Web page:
Amy Lester, Oklahoma Impact Team
OKLAHOMA CITY -- On his last day in office, Governor Brad Henry's staff turned in hundreds of parole approvals. Some say the timing led to a lot more work for the state's new governor, Mary Fallin.
"I will say there have been many late nights and weekends both by the deputy general counsel and by me trying to get these caught up," said Judy Copeland, Fallin's General Counsel.
Here's what happened. Governor Henry's staff turned in 313 parole approvals, his final day in office, at 4 am. Many of those inmates were released a few days later. But, when the paperwork went to the Secretary of State's office for processing, Henry was no longer in office. That raised a legal question as to whether or not the parole approvals were valid. Fallin's legal team, the secretary of state and attorney general discussed this issue and looked at legal precedence.
The decision was made, these were attempts to parole, not completed paroles. So, Fallin and her team had to review all of them again.
"I'll tell you, it's been a lot of work. But, we kind of see that, that's what we're here for," said Copeland.
In addition to the 313, there are 70 or so cases that Henry or the Pardon and Parole Board put stipulations on. That means the parole was tentatively approved by Henry and the inmate must complete classes, the GED or another requirement before the parole takes effect. Fallin has to review those too. So far, she's spent 25 hours on this. Henry does not think Fallin's legally required to review them again.
"It's my firm belief that every parole that I turned in on the last day of my term of office was properly acted on," said former Governor Brad Henry.
Henry says they were all turned into the Pardon and Parole Board on time, while he was still in office. He insists the duties of the secretary of state are purely ministerial.
"Decisions are made on final days in final hours of office that are not invalid just because somebody leaves office," said Henry.
Henry had a reputation for taking his time to review paroles. The last five years, as governor, it took him on average, 81 days to decide on paroles. That's 51 days longer than required by law.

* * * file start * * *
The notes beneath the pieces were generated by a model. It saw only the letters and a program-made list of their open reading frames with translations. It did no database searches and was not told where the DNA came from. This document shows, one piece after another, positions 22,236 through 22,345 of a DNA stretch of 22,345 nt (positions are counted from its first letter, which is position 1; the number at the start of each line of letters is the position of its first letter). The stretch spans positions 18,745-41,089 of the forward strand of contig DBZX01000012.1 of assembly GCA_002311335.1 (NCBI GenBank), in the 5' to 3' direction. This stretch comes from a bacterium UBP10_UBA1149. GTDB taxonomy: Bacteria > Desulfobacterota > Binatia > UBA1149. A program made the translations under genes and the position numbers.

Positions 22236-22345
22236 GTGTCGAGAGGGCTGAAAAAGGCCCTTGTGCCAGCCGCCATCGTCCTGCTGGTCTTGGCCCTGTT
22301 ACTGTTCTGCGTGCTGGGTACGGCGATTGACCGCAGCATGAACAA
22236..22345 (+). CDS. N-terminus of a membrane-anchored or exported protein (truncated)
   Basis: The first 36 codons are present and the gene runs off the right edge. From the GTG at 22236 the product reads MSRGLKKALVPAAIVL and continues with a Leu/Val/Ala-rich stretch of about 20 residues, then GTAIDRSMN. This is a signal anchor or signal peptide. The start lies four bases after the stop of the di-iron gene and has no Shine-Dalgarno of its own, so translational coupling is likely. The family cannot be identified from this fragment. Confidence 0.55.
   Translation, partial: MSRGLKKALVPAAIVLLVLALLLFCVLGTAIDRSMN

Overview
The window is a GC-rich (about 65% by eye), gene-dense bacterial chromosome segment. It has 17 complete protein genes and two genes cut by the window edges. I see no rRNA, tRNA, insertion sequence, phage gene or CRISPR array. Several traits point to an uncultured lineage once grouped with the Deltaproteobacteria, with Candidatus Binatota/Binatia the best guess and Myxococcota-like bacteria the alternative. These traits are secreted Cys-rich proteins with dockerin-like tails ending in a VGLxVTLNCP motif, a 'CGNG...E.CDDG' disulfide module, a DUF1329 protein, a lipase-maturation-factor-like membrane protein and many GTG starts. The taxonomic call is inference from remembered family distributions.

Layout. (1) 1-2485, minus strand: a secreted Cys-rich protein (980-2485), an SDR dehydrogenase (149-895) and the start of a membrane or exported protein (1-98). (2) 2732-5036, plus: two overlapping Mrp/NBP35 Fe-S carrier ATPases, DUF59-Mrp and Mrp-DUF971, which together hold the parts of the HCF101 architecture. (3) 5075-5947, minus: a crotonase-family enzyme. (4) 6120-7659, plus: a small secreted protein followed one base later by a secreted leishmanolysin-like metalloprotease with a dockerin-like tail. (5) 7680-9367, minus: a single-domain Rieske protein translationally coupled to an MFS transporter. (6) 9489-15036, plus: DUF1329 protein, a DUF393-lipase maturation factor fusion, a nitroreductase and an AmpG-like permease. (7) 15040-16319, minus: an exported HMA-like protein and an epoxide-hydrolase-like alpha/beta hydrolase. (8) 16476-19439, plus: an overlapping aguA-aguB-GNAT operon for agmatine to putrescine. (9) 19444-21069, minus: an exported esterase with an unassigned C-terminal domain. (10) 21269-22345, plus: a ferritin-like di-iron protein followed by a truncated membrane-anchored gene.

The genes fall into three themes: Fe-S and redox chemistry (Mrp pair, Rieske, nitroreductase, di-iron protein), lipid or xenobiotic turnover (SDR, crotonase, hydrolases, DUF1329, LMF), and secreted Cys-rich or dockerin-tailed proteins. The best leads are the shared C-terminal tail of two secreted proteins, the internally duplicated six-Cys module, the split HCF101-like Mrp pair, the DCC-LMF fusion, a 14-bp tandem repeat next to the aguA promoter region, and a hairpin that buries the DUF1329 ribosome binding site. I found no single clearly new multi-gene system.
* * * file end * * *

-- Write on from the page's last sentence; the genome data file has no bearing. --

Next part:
"It started to get depressing," said Debbie Basy, former inmate out on parole. "Knowing that you can go home but you can't because you need that signature, kind of sucks."
The pardon and parole board approved Basy's parole in June. She then, waited 7 months before being released from prison. Some of the delay was because of a paperwork error. But, for three months, her file sat on Henry's desk, waiting for his review.
"There was 15 people, waiting to go home, you know, we're just sitting there, loading up costs and if we could've been released it would've probably saved the state, maybe, a little bit of money," said Basy.
Henry says it took him time to approve or deny paroles because he read every file, cover to cover.
"It was my duty as governor to look very carefully at every parole and make the best decision I could in the name of public safety. It took time, I took my time because I wanted to make the right decision," said Henry. "Take the governor out of the process, if you don't like it, but, if the governor's in the process then expect the governor is going to take his or her time to get it right."
There are two bills, making their way through the legislature that would limit the governor's role in approving paroles. Right now, the governor must sign off on every parole. Oklahoma is the only state with that requirement.
Governor Fallin still has to review 70 of Henry's cases. Those people are still in prison completing programs or classes required for parole approval. There are 38 parole cases Fallin denied, that Henry approved. Most are because those inmates had recent misconducts.